In addition to creating blatant misrepresentation of Asian American issues and needs, the model minority myth further homogenizes our race, resulting in underrepresentation of certain Asian populations, particularly those of Southeast Asian descent.
For instance, the model minority myth often highlights the educational successes of Asian Americans, pointing to various statistics: graduation rates, percentage of adults with college degrees, post-graduate degrees, and so on. The stressed importance on education is embedded within many Asian cultures, but what the statistics fail to capture is the struggle that parts of the Asian community face when it comes to receiving and paying for a good education. The high school drop-out rate among some Southeast Asian American populations is unbeknownst to many (for reference, 40% of Hmong, 38% of Laotian, and 35% of Cambodian populations do not complete high school), but because of the model minority myth, it’s easy to simply gloss over these sub-sets of Asian Americans because the top-level numbers tell a different story. As if Asians weren’t already the subject of so many stereotypes and generalizations, the model minority myth adds yet another layer of inaccurate homogeneity that pushes the reality of Asian Americans’ struggles further below the surface, until no one can see them. It’s as if those challenges never existed in the first place.
As a first-generation Filipino American female myself, I recognize the needs of my community and am acutely aware of the barriers that Asian Americans face. The model minority myth is not an easy myth to dispel. For decades, it’s been influencing society’s perception of what Asian Americans are (and are not). William Petersen, the sociologist and demographer credited for the coinage of the “model minority” term, has since created this dangerous illusion that Asian Americans don’t need help — and if they don’t need help, neither do Black communities, Latinx communities, or other communities of color. The adaptation and adoption of the model minority myth over the past five decades has not only made the Asian American reality invisible, it’s also reduced the empathy society has for other non-White races. There is no upside to the model minority myth if you’re a person of color.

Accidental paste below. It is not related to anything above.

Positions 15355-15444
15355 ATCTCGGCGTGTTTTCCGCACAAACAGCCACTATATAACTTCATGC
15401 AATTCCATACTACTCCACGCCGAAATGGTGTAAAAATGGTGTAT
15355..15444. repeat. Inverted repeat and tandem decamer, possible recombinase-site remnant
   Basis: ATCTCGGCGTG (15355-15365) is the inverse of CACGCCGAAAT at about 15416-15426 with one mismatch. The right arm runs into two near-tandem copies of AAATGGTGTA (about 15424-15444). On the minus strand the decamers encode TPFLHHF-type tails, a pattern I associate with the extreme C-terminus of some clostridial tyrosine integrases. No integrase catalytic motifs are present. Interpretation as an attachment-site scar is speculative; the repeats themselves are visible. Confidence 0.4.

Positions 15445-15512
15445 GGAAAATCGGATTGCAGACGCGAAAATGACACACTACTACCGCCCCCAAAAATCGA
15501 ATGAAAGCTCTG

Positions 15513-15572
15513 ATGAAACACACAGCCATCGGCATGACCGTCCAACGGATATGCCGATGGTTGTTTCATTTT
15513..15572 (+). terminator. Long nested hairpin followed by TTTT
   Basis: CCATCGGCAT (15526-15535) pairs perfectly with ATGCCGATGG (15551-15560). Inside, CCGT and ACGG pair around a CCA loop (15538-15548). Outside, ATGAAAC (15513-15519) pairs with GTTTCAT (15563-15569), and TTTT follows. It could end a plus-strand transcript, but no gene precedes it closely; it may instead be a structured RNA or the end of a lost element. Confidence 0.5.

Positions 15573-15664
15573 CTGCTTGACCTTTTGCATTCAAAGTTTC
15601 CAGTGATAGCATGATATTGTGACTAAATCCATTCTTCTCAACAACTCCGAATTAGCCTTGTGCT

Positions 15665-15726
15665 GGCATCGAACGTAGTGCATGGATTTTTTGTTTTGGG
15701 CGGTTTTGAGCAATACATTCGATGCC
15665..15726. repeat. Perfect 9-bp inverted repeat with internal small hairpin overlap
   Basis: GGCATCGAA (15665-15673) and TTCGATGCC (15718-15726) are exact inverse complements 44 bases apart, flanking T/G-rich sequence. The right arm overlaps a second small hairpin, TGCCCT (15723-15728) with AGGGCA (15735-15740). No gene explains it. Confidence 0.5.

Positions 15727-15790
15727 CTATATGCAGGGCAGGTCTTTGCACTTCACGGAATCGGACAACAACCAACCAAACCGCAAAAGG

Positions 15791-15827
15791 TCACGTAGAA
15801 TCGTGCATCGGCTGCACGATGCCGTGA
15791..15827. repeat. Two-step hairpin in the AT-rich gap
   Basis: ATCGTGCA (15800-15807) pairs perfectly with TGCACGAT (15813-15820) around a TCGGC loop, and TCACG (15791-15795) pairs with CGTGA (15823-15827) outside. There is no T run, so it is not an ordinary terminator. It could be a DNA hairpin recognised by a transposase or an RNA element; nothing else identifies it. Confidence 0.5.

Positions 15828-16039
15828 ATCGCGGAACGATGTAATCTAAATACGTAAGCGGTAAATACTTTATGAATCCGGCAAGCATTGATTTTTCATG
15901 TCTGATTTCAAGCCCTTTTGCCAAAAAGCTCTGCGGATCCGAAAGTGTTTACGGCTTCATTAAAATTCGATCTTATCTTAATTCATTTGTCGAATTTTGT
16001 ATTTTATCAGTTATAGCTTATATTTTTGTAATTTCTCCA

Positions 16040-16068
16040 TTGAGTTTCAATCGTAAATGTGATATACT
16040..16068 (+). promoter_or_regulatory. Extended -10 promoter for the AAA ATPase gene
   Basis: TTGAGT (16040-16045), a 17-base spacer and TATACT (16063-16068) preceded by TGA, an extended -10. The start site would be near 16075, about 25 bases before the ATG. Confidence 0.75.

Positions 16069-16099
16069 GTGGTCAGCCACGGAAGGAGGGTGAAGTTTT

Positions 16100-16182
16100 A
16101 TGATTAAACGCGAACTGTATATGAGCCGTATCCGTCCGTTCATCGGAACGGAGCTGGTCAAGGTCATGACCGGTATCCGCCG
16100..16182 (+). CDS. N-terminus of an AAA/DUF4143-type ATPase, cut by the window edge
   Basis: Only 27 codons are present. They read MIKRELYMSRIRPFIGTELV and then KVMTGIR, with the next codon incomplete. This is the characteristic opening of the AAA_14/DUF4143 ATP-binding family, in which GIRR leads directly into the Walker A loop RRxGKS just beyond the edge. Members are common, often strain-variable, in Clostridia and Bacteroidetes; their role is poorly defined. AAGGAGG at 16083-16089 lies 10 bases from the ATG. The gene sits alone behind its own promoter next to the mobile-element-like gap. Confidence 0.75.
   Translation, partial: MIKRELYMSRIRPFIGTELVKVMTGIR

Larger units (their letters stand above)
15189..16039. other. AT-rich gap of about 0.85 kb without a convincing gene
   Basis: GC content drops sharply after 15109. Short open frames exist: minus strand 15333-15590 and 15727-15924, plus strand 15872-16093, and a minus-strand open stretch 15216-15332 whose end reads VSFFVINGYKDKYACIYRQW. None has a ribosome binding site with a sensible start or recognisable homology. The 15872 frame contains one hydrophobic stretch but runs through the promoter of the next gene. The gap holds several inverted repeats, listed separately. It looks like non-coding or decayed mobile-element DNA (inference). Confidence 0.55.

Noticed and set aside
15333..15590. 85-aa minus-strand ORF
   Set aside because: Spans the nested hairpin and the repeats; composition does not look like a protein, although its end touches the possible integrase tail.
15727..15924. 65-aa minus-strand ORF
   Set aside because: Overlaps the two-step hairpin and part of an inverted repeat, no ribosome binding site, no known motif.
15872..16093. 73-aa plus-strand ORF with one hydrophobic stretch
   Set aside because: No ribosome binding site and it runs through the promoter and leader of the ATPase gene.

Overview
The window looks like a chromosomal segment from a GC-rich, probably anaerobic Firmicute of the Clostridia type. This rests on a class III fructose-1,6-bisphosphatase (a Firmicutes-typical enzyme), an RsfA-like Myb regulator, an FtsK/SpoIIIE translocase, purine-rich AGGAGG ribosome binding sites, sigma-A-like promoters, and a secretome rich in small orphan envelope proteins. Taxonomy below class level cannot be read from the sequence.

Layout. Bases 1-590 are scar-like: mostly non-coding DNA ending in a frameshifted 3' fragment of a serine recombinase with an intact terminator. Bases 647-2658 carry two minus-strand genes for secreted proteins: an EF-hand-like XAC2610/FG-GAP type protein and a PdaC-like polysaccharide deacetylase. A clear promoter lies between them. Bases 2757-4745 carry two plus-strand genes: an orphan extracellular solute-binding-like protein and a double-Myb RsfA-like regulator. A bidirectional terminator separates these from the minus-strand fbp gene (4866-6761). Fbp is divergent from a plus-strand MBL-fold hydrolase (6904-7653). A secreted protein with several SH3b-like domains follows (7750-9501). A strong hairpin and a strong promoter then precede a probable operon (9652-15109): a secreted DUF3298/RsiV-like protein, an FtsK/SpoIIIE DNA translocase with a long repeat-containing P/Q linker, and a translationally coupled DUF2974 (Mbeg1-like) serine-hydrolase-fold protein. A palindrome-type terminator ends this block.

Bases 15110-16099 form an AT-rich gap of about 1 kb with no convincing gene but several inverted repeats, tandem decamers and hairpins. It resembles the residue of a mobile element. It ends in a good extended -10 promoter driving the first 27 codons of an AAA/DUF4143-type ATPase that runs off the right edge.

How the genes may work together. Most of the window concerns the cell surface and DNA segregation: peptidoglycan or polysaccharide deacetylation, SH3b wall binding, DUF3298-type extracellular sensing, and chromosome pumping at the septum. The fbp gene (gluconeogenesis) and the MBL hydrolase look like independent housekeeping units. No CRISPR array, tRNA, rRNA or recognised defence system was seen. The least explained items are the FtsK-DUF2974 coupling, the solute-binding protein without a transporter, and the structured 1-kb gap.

The best way to combat erasure is to be as visible as possible via any method available. Vote in all elections and educate yourself on candidates running for local leadership positions. Make sure you’re counted in this year’s census, because census figures help shape government incentives and policies for the next ten years. Get involved with local Asian organizations, because no matter how Americanized you may consider yourself to be, you voluntarily make part of yourself invisible when you disassociate from your roots. During those difficult periods when you might struggle with your identity (and I get it, I’ve been there), remember that you can be both Asian and American, and nothing about your identity, your parents’ identity, or your ancestors’ identity should be erased, made invisible, or forgotten.
After all, myths are simply folklore — fiction, if you will. And we don’t have to hold ourselves to other people’s beliefs when they simply aren’t true.